Sexology magazine, Vol. 33, No. 11, June 1967, from the Ludy T. Benjamin, Jr. Popular Psychology Magazine Collection

I see sad homosexuals in gay bars and the only thing comparable is sad heterosexuals in normal bars. I see many unhappy heterosexuals, many unhappy marriages. Look at the divorce rate! Look at the wretched destructive marriages! But from this I do not conclude that heterosexuality is an illness.

On the other hand, in spite of prejudice, there are many homosexuals who are free human beings and who have capacity for love. They are creative and not sorry for themselves. They are never considered when doctors write about homosexuality.

Sexology provided LGBTQ+ contributors and interview subjects an opportunity to speak out emphatically to an audience that was, by nature of the magazine’s existence, likely to be sympathetic or at least open to the diversity of human sexual experiences. In this way, it followed in the footsteps of early sexology researchers like Havelock Ellis and Richard von Krafft-Ebing. As explained by Henry L. Minton in Departing From Deviance, “for many homosexual research participants, the research process became a proactive vehicle for changing public opinion and constructing more empathic and realistic understandings of homosexuality.” Though this research may have still contributed to pathological understandings of queer identity, research participants were able to exercise agency through their participation and testimony.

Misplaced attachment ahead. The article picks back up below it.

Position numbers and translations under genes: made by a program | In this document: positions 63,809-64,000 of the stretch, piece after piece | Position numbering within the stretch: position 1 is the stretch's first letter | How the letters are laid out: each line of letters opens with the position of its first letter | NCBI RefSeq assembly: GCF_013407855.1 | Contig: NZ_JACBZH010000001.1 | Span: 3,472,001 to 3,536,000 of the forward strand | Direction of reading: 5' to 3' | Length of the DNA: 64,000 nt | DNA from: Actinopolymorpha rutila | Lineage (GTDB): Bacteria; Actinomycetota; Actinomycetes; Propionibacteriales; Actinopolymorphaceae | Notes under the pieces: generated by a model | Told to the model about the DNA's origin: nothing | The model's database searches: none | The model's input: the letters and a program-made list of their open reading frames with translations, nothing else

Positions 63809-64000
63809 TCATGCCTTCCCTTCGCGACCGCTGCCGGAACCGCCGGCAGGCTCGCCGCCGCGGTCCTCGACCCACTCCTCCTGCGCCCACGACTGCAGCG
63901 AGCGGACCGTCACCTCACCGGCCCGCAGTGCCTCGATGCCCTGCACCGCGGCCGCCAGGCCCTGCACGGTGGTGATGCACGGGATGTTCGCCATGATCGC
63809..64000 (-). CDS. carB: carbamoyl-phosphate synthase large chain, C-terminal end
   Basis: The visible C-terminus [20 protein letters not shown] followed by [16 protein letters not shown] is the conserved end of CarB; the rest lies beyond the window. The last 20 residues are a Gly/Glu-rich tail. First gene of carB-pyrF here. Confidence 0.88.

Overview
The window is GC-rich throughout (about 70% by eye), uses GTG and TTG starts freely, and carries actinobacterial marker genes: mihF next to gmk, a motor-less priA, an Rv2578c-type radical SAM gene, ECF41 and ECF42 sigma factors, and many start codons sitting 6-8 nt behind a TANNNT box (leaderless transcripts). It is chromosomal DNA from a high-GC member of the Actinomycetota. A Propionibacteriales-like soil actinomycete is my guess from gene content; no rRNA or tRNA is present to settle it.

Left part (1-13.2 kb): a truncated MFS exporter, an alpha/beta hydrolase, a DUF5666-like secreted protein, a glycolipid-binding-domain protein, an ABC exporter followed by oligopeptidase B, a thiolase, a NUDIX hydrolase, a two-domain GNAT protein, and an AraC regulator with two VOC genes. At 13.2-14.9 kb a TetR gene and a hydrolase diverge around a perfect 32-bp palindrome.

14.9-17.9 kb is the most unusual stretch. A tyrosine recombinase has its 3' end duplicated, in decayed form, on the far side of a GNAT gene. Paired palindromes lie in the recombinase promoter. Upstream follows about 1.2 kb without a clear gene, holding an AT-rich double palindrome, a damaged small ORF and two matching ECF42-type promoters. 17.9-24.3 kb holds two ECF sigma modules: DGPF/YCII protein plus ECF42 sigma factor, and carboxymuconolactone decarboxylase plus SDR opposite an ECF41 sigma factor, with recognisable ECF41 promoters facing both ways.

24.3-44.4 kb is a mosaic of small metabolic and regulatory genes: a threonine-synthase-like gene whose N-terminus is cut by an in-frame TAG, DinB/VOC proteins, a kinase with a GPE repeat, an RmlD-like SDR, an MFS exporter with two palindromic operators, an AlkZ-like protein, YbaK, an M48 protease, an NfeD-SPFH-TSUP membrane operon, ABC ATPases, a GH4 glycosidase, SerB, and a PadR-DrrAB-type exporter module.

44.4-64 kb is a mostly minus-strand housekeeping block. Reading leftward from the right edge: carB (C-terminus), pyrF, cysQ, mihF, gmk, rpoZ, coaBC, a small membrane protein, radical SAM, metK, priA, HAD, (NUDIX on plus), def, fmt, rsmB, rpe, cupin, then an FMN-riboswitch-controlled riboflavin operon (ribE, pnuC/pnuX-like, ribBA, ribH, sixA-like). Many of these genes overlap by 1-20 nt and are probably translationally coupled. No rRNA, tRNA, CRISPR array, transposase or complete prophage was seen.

Article excerpt titled "Why I became a Lesbian" by "E. N." Excerpt text included below.
Sexology magazine, Vol. 31, No. 8, March 1965, from the Ludy T. Benjamin, Jr. Popular Psychology Magazine Collection

What went ‘wrong’ with me? From my point of view, nothing. When I was 19 and a college student, I met a girl nearly my own age with whom I developed an intense friendship. We were happy only when we were together and miserable when we were apart. As soon as we were able to earn our own livings we went to live together and enjoyed our first serious physical contacts. We have loved one another ever since.

It wasn’t just gay and lesbian writers who wrote to Sexology. Transgender contributors were featured, as in the August 1960 issue:

Article excerpt titled "'Sex Change' Operation: The difficult and costly ordeal of surgery is not an 'open sesame' to happiness for the 'female in a male body.'" by Lana. Photo depicts a transgender woman seated in a long flowing dress. Excerpt text included below.
Sexology magazine, Vol. 27, No. 1, August 1960, from the Ludy T. Benjamin, Jr. Popular Psychology Magazine Collection